When all is said and done, predicting the damage done to U.S. corn and soy crops from the worst drought in half a century may have been the easy part.
With the harvest imminent and plants mature, most traders are fairly confident they have a handle on this year's supply. Whether corn yields are 120 bushels an acre or 130, it's clear that demand will outstrip supply, possibly by a wide margin. Demand, in trade parlance, will have to be "rationed".
What's far less clear -- and harder to discern now than ever before -- is just how much less food, feed or fuel will be made from corn as buyers cut back. From food companies to livestock ranchers to ethanol plants, the calculations are complex: Can end consumers withstand higher prices? Can they sustain production with cheaper grain alternatives?
For traders, that complexity is multiplied. The unpredictability of dry weather is nothing compared to the vagaries of consumption by livestock producers, exporters, ethanol makers and other industrial users that turn corn into scores of products including plastics, adhesives, explosives and pharmaceuticals.
So after two months of relatively steady price gains as every passing hot, dry day withered the crop a little more, some are bracing for a bumpy spell in which traders attempt to second-guess the price point at which demand is rationed.
"Demand occurs in so many different categories that it's a little hard to get your hands around," said Darrel Good, a respected agricultural economist with the University of Illinois and a foremost authority on the topic.
"The thought process is pretty clear, but quantifying things is pretty subjective."
The U.S. Department of Agriculture cut its 2012/13 U.S. corn crop forecast by 4.011 billion bushels, or 27 percent, over the past two months and slashed its estimate of corn use across all demand segments by 2.55 billion bushels, or 19 percent.
U.S. inventories at the end of next summer are now expected to fall to 650 million bushels, a 17-year low and considered near the bare minimum required to prevent an unprecedented scramble for the last kernels. As recently as June, the USDA had forecast 2 billion bushels.
Few traders expect those numbers to be final, with the agency fine-tuning for months to come.
In theory, the mystery of demand should offer opportunities for smart traders to capitalize on volatile markets. In practice, the evidence needed to quantify demand can be so disparate and piecemeal that it defies order.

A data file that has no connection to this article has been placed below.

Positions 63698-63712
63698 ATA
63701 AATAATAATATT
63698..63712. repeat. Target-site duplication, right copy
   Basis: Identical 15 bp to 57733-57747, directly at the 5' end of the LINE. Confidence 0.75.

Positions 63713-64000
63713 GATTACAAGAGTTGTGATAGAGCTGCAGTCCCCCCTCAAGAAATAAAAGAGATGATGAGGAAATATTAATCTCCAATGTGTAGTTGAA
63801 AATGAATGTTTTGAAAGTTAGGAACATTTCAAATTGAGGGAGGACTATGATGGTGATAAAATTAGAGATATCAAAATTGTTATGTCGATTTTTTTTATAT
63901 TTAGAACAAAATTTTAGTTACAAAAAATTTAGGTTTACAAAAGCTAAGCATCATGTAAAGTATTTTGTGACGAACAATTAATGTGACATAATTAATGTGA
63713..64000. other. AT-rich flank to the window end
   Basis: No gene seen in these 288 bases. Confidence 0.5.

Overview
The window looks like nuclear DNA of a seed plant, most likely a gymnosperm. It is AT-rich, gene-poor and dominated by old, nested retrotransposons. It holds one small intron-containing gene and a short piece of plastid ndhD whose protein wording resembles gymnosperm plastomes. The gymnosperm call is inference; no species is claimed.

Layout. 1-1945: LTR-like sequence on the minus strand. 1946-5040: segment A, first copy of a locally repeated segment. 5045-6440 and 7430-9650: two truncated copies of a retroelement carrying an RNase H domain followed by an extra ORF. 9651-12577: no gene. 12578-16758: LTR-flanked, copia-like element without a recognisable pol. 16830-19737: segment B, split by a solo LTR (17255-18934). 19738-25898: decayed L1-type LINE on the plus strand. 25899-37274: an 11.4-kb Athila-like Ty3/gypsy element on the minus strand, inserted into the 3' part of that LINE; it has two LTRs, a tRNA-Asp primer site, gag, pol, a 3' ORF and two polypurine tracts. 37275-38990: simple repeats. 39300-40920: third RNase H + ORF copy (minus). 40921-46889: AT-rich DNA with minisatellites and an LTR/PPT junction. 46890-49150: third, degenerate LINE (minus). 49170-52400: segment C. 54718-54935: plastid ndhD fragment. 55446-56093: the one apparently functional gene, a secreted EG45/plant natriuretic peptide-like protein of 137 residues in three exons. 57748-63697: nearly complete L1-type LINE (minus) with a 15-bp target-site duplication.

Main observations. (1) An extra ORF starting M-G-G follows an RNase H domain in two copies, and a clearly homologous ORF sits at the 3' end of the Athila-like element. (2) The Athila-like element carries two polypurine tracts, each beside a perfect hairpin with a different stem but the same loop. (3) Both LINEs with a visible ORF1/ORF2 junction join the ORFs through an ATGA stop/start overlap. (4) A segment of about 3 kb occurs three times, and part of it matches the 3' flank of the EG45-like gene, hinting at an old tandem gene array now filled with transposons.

U.S. export sales are the easy part, strictly reported on a weekly basis. For everything else it's a case of scouring data on livestock slaughter rates, chicken egg sets or sow liquidation; anticipating government policy on ethanol; or seeking private market intelligence on how much wheat is replacing corn among pig farmers.
Cargill said this week that it was delaying the announcement of its 2013 sweetener pricing, suggesting the agribusiness giant may be anticipating difficulty in sourcing corn.
The change in sentiment from a supply-induced panic to a period of demand uncertainty is already weighing on prices. From Friday through Tuesday, corn for December delivery on the Chicago Board of Trade (CBOT) fell 4.2 percent to post the biggest three-day drop since June 13, just days before traders first fixated on the drought.
From mid-June to mid-July, corn embarked on a remarkably orderly rally, surging for several days and then pausing for another push. Rarely did prices close at their daily maximum.
Never did they fall more than two days in a row. For the past two weeks, however, they've just bounced around.
"The first phase is unidirectional, where the market goes into a little bit of a panic mode, trying to price the day-to-day weather," said Malinda Goldsmith, a partner at agriculture-focused and Dallas-based Four Seasons Commodities, where she oversees a $50 million portfolio that gained 10 percent in July.
"Then you get to a point where the demand gets to be destroyed. And the market gets more choppy. Then you get into a very volatile period, which is the one we're in now, where we have sharply higher, sharply lower prices."
She concluded: "Now it's going to get dicey."
ETHANOL COMPLEXITY ...
Source: Argentine Beef Packers S.A.
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